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4 ways to prevent yourself from getting complacent at work

Taking the easy way out at work — by getting too comfortable with the status quo — won’t always prove rewarding for your career.

Here’s how to stay on your toes at work so that you’re ready for whatever comes your way.

Don’t back down from workplace challenges

If you spend all your time sliding by and resting on your laurels, you’ll be a lot less prepared for the next big assignment your manager throws at you.

But if you metaphorically toss yourself “into the fire” by getting involved in a new type of project, you’ll learn about how you fare under pressure, how to work through the tough parts, and what you need to do to improve your approach.

Once you prove to yourself that you can successfully do something difficult the first time, you might feel less nervous when something similar comes around.

Actively seek solutions to your team’s problems

Do you notice your supervisor posing the same questions to your team? Or your coworkers complaining about the same workflow issues? These are signs that the underlying problems here need to be addressed before potentially spiraling into something worse.

Come up with possible solutions to roadblocks that frequently pop up. Take note of common issues — if any of them are related to your expertise, you might be more inclined to try and solve them yourself, and bring them to your supervisor’s attention.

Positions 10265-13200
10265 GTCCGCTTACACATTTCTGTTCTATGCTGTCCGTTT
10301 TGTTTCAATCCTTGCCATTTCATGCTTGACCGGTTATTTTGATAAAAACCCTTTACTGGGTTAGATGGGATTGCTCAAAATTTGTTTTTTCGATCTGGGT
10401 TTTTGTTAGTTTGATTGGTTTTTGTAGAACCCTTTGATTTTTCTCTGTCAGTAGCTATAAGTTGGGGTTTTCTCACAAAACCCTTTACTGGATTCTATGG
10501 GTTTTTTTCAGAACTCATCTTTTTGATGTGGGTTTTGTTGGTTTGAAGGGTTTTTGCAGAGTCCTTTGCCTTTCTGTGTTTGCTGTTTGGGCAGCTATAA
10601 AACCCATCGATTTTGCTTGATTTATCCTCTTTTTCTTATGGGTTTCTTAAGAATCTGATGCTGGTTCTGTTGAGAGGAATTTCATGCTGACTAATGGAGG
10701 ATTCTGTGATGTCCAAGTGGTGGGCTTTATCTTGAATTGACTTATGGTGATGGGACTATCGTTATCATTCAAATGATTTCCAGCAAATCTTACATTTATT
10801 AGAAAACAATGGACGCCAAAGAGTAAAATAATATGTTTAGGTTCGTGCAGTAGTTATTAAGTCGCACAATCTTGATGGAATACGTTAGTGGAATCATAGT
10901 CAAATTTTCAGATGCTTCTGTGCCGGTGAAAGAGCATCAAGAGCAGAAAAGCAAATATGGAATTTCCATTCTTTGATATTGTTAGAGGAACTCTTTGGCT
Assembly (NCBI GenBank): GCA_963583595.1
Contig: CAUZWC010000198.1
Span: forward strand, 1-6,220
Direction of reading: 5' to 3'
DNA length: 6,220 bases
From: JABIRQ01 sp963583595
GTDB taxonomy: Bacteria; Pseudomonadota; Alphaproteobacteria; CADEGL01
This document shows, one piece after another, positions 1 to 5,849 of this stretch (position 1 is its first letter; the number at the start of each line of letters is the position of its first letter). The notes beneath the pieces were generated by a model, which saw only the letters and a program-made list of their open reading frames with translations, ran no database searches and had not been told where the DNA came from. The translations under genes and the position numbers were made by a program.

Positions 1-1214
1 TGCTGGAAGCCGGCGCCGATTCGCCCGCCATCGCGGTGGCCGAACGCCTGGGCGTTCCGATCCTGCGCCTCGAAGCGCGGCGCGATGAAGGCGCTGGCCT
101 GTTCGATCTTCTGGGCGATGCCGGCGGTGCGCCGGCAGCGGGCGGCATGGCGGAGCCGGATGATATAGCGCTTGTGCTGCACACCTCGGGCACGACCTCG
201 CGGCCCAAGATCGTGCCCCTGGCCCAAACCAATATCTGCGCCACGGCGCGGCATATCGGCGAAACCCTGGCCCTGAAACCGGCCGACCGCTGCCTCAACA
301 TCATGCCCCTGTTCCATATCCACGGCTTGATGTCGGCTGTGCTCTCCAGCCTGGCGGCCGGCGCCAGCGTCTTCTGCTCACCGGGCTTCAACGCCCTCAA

You might even impress company leaders by demonstrating that you would make an great manager in the future.

Check in with your manager regularly

If you don’t have performance reviews, it’s up to you to be proactive and find out how your boss thinks you’re doing — even if you don’t have much of a relationship with him or her at this point.

Your boss will be able to point out how you’re doing, what you need to work on, and answer your most pressing questions. You’ll also appear more engaged in the work you’re doing and concerned about your professional development as a whole.

Start a conversation instead of aimlessly trucking along until you get very critical feedback.

Keep meeting new people in your industry

If you keep your eyes peeled for them, you’ll discover that networking opportunities are far and wide.

New to your field? See if you can shadow someone doing a job that catches your eye. If you’re a seasoned veteran, you should still jump at the chance to make new connections with people in other departments and at industry events.

Even if you already know a handful of people at conferences, be sure to push yourself to form new relationships. While doing your research before the event, consider briefly reaching out on social media to speakers you’ll be hearing from to (hopefully) generate a discussion between the two of you.

Joining clubs and affinity groups are another way to both use and sharpen your networking skills.

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